Herb–drug interactions: Review and assessment of report reliability

Authors

  • Adriane Fugh-Berman,

    1. Department of Health Care Sciences, George Washington University of Medicine, 2150 Pennsylvania Avenue N.W. #2B417, Washington, D.C. 20037 (preferred mailing address: 1312 18th St. N.W. #500, Washington, D.C. 20036), USA and
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  • E. Ernst

    1. Department of Complementary Medicine, School of Postgraduate Medicine and Health Sciences, University of Exeter, 25 Victoria Park Road, Exeter EX2 4NT
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Professor E. Ernst, Department of Complementary Medicine, School of Postgraduate Medicine and Health Sciences, University of Exeter, 25 Victoria Park Road, Exeter EX2 4NT. Tel.:/Fax: −44-1392-424989; E-mail: E.Ernst@exeter.ac.uk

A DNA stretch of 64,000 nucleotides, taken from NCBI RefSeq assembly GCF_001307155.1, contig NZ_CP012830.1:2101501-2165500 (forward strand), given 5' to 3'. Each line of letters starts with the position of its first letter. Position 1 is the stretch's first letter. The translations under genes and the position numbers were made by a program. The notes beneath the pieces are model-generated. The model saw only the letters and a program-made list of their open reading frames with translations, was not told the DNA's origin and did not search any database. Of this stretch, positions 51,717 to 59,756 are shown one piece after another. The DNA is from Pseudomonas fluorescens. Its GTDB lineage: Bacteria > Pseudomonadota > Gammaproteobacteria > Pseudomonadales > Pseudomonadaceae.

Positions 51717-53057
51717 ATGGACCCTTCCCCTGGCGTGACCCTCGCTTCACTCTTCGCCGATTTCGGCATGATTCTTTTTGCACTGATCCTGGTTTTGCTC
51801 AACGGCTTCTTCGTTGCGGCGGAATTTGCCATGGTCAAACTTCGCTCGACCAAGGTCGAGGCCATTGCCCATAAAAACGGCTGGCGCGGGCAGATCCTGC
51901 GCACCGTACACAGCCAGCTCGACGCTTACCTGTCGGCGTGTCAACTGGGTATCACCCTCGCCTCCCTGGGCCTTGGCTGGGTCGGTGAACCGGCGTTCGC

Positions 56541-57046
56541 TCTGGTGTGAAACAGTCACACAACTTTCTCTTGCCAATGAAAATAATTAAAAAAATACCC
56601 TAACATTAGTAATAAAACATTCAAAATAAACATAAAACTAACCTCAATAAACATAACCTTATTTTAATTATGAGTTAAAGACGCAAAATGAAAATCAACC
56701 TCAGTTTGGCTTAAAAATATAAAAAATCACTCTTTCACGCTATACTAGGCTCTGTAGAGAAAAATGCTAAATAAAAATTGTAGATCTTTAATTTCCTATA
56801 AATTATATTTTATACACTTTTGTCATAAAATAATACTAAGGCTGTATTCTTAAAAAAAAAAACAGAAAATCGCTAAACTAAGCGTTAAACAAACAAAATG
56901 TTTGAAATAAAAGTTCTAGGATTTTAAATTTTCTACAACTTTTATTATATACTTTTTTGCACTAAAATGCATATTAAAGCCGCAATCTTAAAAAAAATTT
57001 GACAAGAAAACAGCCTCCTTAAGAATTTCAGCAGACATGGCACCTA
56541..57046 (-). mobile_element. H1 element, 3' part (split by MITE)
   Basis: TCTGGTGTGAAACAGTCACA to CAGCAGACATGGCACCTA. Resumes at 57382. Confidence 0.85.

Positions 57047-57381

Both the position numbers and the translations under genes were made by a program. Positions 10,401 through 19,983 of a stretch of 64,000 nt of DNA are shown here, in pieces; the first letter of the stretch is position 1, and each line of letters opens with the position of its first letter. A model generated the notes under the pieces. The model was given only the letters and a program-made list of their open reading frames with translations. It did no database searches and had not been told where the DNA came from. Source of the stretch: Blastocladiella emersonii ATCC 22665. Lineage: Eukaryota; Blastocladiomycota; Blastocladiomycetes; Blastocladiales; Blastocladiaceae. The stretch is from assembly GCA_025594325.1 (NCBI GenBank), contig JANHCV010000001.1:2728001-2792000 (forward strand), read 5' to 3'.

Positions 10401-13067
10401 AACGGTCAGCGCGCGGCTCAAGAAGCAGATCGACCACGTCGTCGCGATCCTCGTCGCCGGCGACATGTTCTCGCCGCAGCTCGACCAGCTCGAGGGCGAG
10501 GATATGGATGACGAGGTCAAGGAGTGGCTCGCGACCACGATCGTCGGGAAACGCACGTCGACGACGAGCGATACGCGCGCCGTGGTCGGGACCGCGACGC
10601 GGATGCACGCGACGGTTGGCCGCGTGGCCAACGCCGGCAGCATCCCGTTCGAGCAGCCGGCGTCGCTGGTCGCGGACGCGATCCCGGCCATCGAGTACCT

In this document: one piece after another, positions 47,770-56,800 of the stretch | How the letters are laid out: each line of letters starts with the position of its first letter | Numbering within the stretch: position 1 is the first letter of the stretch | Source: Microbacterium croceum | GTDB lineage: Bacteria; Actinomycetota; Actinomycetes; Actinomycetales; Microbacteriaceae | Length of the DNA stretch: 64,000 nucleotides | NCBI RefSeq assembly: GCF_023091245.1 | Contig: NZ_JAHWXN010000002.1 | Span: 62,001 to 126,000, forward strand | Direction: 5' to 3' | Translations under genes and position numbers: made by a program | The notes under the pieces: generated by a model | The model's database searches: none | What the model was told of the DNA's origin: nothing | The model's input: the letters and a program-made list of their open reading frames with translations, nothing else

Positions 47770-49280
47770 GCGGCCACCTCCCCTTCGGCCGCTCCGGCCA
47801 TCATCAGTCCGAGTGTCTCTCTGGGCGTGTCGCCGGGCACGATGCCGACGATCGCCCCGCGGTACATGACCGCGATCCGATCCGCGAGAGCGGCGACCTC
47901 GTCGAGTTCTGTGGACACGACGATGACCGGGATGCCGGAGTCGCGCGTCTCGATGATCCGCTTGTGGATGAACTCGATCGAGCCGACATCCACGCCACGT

Abstract

Aims  The aim of this systematic review was to assess the published clinical evidence on interactions between herbal and conventional drugs.

Methods  Four electronic databases were searched for case reports, case series or clinical trials of such interactions. The data were extracted and validated using a scoring system for interaction probability.

Results  One hundred and eight cases of suspected interactions were found. 68.5% were classified as ‘unable to be evaluated’, 13% as ‘well-documented’ and 18.5% as ‘possible’ interactions. Warfarin was the most common drug (18 cases) and St John's wort the most common herb (54 cases) involved.

Conclusion  Herb–drug interactions undoubtedly do occur and may put individuals at risk. However our present knowledge is incomplete and more research is urgently needed.

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